Posted July 7, 2011 Atlanta, GA
Liz Klipp, Media Relations
After three decades and more than 130 missions, the NASA space shuttle program will come to a close on Friday with the final launch of Atlantis.
And as with the first shuttle launch, a Yellow Jacket will be a part of this historic flight. Georgia Institute of Technology alumna Sandra Magnus is one of four astronauts on STS-135 mission, a 12-day trip delivering 8,000 pounds of supplies and spare parts to the International Space Station.
Magnus, who earned her doctorate in Materials Science and Engineering from Georgia Tech in 1996, will serve as a mission specialist along with Commander Christopher Ferguson, Pilot Douglas Hurley and Mission Specialist Rex Walheim.
The Atlantis is scheduled to leave Kennedy Space Center, Fla., at 11:26 a.m. on Friday. Georgia Tech President G. P. “Bud” Peterson, Georgia Tech faculty, staff and students will be among the 1 million spectators at the launch.
“All of us here at Georgia Tech are enormously proud of the role and impact that our faculty, staff, students and alumni have had on the space shuttle program, from the first launch of Columbia in 1981 that was commanded by Georgia Tech alum John Young (Aerospace Engineering 1952) to this last mission of Atlantis with Sandra Magnus (Materials Sciences and Engineering 1996), as a member of the shuttle crew,” Peterson said.
Georgia Tech has a long history of contributing to NASA research and programs. In 1917, the U.S. Army created a school of military aeronautics at Georgia Tech – one of eight in the nation – and in 1930, the Guggenheim Foundation contributed a grant to establish it as one of the nation's first schools of aeronautics in the U.S.
Today, Georgia Tech is the largest school of aerospace engineering in the U.S., producing more bachelor’s and graduate degree holders than any other institution. Nearly one out of ten aerospace engineering Ph.D.s in the U.S. came from Georgia Tech. It is home to some of the nation's most accomplished faculty and laboratories for the study and advancement of rocket propulsion and space transportation. Nearly one-third of the School of Aerospace Engineering’s research is with NASA.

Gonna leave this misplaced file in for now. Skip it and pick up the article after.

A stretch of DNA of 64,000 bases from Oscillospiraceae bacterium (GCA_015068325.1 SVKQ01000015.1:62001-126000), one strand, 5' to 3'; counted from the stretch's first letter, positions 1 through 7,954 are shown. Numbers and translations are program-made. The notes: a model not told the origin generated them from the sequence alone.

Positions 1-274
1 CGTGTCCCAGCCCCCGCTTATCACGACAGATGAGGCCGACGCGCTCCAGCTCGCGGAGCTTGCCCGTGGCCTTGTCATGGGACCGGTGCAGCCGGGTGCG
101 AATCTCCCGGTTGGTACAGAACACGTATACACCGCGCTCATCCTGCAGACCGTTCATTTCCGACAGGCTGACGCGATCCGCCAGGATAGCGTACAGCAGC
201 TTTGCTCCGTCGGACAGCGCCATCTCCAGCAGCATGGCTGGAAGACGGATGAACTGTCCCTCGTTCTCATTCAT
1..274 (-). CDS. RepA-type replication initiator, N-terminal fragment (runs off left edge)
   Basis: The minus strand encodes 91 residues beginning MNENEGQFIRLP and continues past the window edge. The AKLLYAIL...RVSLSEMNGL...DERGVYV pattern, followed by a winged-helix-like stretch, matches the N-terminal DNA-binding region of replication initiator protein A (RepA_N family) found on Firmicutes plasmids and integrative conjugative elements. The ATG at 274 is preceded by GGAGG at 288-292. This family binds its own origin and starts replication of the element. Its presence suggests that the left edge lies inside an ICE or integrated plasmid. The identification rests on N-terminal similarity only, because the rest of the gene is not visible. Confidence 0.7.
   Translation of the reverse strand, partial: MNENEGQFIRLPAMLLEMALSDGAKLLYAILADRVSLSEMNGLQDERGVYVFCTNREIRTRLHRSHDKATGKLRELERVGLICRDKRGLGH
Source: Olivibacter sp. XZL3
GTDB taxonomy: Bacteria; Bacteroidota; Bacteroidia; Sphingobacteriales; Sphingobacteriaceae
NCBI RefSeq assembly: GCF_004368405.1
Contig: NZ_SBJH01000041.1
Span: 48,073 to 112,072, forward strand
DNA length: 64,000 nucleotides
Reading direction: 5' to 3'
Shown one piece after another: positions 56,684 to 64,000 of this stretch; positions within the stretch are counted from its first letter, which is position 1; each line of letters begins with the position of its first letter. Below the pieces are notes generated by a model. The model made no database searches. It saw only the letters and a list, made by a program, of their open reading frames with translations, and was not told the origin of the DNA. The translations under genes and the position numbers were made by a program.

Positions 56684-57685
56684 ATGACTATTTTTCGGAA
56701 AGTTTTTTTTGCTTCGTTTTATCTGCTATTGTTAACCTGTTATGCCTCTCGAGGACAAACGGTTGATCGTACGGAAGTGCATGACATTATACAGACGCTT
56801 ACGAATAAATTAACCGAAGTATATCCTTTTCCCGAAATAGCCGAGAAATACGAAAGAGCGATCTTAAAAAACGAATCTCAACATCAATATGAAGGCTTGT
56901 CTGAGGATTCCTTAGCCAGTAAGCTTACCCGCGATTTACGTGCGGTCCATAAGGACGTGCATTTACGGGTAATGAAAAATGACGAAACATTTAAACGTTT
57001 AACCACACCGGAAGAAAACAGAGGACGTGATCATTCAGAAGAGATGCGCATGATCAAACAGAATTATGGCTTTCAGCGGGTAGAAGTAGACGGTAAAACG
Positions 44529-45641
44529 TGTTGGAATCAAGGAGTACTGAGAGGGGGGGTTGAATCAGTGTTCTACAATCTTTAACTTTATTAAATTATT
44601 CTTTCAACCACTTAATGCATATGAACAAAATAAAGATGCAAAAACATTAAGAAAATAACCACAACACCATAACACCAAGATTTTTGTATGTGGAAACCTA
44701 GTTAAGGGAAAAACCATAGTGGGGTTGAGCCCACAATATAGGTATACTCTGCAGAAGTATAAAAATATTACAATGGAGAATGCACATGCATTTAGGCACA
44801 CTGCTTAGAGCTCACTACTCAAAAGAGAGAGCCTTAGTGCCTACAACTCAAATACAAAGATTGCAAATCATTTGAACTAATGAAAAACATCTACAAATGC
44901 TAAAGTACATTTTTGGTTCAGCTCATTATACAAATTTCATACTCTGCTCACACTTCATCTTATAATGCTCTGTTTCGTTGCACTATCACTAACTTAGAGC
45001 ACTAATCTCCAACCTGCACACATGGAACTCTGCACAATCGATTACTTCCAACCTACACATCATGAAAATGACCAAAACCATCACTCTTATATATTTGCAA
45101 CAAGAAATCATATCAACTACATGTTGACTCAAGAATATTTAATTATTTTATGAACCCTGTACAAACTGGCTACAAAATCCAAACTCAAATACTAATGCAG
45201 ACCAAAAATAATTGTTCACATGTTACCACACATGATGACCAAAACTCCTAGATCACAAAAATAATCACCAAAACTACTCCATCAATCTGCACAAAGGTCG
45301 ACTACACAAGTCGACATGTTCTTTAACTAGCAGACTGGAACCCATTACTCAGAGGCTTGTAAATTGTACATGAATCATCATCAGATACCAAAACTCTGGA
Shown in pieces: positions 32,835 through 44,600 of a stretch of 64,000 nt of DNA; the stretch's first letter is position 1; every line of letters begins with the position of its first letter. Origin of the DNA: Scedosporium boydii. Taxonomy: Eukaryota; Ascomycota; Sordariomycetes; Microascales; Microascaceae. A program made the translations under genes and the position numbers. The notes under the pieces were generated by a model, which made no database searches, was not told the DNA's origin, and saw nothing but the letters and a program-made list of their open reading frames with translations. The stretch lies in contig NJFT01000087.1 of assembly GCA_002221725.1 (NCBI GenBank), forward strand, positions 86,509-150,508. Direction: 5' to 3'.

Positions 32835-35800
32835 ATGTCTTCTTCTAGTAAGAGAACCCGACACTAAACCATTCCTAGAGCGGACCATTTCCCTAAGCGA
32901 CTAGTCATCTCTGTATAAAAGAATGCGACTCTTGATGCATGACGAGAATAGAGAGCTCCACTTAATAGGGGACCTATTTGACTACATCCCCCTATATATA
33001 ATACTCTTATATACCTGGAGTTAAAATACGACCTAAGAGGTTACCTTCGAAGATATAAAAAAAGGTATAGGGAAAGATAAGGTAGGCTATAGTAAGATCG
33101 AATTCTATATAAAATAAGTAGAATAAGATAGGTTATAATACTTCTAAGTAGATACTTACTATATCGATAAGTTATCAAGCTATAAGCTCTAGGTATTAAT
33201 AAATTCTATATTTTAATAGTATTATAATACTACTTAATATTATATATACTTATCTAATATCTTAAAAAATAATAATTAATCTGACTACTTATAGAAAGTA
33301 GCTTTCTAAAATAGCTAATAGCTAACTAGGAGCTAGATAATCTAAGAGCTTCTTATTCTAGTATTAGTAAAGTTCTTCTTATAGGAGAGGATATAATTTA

Beyond campus, hundreds of Georgia Tech graduates have worked as researchers, engineers and administrators for the space program over the years. More than 150 full-time engineers and co-ops were working at Johnson, Kennedy and Marshall Space Flight Centers as of last June. NASA Chief Technologist Robert D. Braun is the David and Andrew Lewis Professor in Space Technology in Georgia Tech’s Daniel Guggenheim School of Aerospace Engineering.
Fourteen Georgia Tech graduates have served as NASA astronauts during the life of the space shuttle program. The commander of the first space shuttle mission in April 1981 was Georgia Tech alumnus, John Young. As one the 12 men walking on the moon, Young is the only astronaut who was engaged in the Gemini, Apollo and shuttle programs.
Alumnus Dick Truly, Aerospace Engineering 1959, piloted the second mission of the space shuttle in November 1981 and commanded the eighth mission of the shuttle in August 1983. Truly later became the NASA administrator in the Reagan administration.
Astronaut Jan Davis, Applied Biology 1975, became the first female Georgia Tech graduate to orbit the Earth aboard Endeavour in September 1992. She made the trip a total of three times, leading the way for other Georgia Tech women alumnae such as Astronaut Susan Still Kilrain, Aerospace Engineering 1985, who piloted STS 83 and STS 94.
“The shuttle program has put a new human face on exploration and discovery,” NASA Administrator Charles Bolden said at a NASA Space Shuttle Symposium at Georgia Tech last month. "Astronauts have become a diverse group in every way. The program has been crucial to provide flight opportunities for women and minorities."
Magnus carries on the strong tradition of Georgia Tech females in space. A two-time shuttle astronaut and space station crewmember, Magnus has traveled nearly 55 million miles. In 2002, she was a crewmember of Atlantis on an 11-day flight in which she operated the space station's robotic arm during three spacewalks required to outfit and activate a component to the station.
In 2008, Magnus was part of the crew of Endeavour and stayed aboard the International Space Station for nearly five months. During Endeavour's two-day trip to the outpost, Magnus was joined by fellow Georgia Tech graduate, pilot Eric Boe, Electrical Engineering 1997. Boe was also selected to pilot the final flight of Discovery in May.
At Georgia Tech, professors in the Daniel Guggenheim School of Aerospace Engineering are involved in a number of projects to further technologies beyond the space shuttle era – including inflatable aerodynamic decelerators for use on supersonic flight, trajectories for the next flagship missions to outerplanets and nano-satellites that may be used for remote sensing.
“There are many frontiers ahead of us,” Peterson said. “The task before us is to continue to educate and inspire the next generation of leaders, engineers and scientists to ensure that our nation's space program continues to lead the way in space exploration.”